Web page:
I have developed software for modelling protein loops using a sequence independent coarse-grained potential energy function with often sub-Angstrom accuracy (MacDonald et al, 2013) . The latest C++ source code can be downloaded here.

PD2 backbone reconstruction

pd2_ca2main

PD2 backbone reconstruction. Ramachandran plot distributions for different residue types after reconstruction compared to real high resolution protein crystal structures (SCOP40) and our closest competitor (BBQ).

As part of the same PD2 software package we have also developed a new method for reconstructing protein backbones from alpha-carbon models (Moore et al, 2013) with an accompanying webserver. This new method was shown to be more accurate in terms of backbone RMSD, produce better Phaser LLG values when used for molecular replacement, and produce Ramachandran plot distributions closer to those observed in real proteins. The latest C++ source code can be downloaded here.

Other projects

DNA assembly - MODAL and R2oDNA Designer

MODAL

MODAL DNA assembly. Assembly using artifical linkers designer using R2oDNA Designer.

In collaboration with the labs of Dr. Tom Ellis and Dr. Geoff Baldwin I have worked on developing new methods for reliable multipart DNA assembly using synthetically designed artificial linker sequences. At the core of our approach is new a method for designing biologically-neutral linker sequences - R2oDNA Designer (Casini et al, 2014), which can be accessed as a webserver. These designed linkers have been used as part of the Modular Overlap-Directed Assembly with Linkers (MODAL) DNA assembly strategy (Casini et al, 2013) and the BASIC DNA assembly method being developed by the Baldwin lab.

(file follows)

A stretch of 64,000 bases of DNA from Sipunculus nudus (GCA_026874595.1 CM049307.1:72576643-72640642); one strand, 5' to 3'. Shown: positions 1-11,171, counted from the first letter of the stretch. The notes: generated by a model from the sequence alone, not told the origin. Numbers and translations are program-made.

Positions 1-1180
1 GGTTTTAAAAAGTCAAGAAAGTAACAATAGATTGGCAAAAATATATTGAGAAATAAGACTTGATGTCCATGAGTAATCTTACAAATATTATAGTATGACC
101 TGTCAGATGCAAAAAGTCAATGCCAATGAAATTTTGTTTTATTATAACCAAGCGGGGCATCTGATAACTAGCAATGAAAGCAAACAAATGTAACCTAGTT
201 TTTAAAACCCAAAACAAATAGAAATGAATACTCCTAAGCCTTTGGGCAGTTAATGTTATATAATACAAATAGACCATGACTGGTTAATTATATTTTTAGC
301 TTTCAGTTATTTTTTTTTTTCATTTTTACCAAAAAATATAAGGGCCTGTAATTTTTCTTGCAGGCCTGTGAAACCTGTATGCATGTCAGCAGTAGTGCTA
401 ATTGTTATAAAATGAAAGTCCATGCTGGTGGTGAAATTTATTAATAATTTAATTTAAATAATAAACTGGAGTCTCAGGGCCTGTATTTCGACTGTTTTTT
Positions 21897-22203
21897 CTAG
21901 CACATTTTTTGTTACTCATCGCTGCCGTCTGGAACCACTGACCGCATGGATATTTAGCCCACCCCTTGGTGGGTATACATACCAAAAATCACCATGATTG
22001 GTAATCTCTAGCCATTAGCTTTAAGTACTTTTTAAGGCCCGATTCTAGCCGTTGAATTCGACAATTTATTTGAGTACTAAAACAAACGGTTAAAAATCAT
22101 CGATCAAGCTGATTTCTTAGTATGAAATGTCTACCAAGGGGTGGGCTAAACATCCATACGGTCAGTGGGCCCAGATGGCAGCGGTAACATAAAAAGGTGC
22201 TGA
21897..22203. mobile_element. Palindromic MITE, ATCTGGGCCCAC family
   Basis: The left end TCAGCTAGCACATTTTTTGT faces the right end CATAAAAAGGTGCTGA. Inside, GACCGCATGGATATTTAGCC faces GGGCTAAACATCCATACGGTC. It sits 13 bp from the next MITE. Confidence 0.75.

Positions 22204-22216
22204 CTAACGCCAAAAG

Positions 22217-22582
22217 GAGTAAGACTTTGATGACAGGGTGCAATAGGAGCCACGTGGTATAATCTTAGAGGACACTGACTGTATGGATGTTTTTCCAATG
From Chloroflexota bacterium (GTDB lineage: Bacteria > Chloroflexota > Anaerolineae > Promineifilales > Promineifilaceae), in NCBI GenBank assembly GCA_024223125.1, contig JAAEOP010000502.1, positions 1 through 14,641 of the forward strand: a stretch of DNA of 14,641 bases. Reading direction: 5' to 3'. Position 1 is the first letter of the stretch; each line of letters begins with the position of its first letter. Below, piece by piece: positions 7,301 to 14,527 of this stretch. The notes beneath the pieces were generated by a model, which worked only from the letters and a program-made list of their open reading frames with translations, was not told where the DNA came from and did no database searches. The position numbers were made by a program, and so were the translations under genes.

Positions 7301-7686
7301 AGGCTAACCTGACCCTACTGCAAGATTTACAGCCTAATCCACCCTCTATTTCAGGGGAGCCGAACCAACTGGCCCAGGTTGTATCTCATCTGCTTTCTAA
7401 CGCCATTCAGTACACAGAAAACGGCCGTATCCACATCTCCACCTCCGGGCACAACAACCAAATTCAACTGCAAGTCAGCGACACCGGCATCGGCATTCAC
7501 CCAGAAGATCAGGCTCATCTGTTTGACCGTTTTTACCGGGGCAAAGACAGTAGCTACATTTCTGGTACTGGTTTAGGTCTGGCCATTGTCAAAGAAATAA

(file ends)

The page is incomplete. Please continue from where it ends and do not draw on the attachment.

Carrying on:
Gene clusters in Arabidopsis - microarray expression analysis.

As part of the Syntegron consortium I am working with the group of Prof. Anne Osbourn at the John Innes Centre to identify putative specialised metabolic pathways organised in gene clusters.

Combinatorial protein fusion design (with Dr. Simon Moore)

Software development

PD2

Download the PD2 protein modelling software here.

Access the PD2_ca2main backbone reconstruction server here.